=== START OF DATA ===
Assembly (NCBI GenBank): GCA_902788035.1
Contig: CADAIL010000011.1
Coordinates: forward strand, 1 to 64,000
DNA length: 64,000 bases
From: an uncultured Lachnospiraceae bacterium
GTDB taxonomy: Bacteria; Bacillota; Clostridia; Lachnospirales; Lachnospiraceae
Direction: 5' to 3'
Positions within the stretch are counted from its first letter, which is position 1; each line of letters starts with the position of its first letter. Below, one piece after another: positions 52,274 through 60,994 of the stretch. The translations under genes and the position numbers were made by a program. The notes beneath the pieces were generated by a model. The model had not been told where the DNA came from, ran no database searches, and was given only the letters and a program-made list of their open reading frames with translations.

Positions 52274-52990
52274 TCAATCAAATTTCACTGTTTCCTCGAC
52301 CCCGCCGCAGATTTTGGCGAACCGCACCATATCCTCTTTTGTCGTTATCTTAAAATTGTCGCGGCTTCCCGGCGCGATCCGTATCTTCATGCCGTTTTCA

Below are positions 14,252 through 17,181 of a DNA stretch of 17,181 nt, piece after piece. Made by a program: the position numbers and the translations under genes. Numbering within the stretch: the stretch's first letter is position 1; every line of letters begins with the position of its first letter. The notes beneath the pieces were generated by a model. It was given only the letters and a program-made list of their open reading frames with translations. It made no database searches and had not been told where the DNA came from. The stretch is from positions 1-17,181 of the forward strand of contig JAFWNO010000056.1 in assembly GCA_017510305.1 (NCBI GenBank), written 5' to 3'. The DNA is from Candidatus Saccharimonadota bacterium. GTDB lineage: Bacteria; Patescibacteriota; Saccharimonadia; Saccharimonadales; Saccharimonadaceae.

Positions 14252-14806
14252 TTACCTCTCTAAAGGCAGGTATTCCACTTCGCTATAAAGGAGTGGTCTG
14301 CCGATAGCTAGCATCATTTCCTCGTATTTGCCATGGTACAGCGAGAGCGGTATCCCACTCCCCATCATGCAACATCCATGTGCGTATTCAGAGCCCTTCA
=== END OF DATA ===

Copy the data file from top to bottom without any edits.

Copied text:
Assembly (NCBI GenBank): GCA_902788035.1
Contig: CADAIL010000011.1
Coordinates: forward strand, 1 to 64,000
DNA length: 64,000 bases
From: an uncultured Lachnospiraceae bacterium
GTDB taxonomy: Bacteria; Bacillota; Clostridia; Lachnospirales; Lachnospiraceae
Direction: 5' to 3'
Positions within the stretch are counted from its first letter, which is position 1; each line of letters starts with the position of its first letter. Below, one piece after another: positions 52,274 through 60,994 of the stretch. The translations under genes and the position numbers were made by a program. The notes beneath the pieces were generated by a model. The model had not been told where the DNA came from, ran no database searches, and was given only the letters and a program-made list of their open reading frames with translations.

Positions 52274-52990
52274 TCAATCAAATTTCACTGTTTCCTCGAC
52301 CCCGCCGCAGATTTTGGCGAACCGCACCATATCCTCTTTTGTCGTTATCTTAAAATTGTCGCGGCTTCCCGGCGCGATCCGTATCTTCATGCCGTTTTCA

Below are positions 14,252 through 17,181 of a DNA stretch of 17,181 nt, piece after piece. Made by a program: the position numbers and the translations under genes. Numbering within the stretch: the stretch's first letter is position 1; every line of letters begins with the position of its first letter. The notes beneath the pieces were generated by a model. It was given only the letters and a program-made list of their open reading frames with translations. It made no database searches and had not been told where the DNA came from. The stretch is from positions 1-17,181 of the forward strand of contig JAFWNO010000056.1 in assembly GCA_017510305.1 (NCBI GenBank), written 5' to 3'. The DNA is from Candidatus Saccharimonadota bacterium. GTDB lineage: Bacteria; Patescibacteriota; Saccharimonadia; Saccharimonadales; Saccharimonadaceae.

Positions 14252-14806
14252 TTACCTCTCTAAAGGCAGGTATTCCACTTCGCTATAAAGGAGTGGTCTG
14301 CCGATAGCTAGCATCATTTCCTCGTATTTGCCATGGTACAGCGAGAGCGGTATCCCACTCCCCATCATGCAACATCCATGTGCGTATTCAGAGCCCTTCA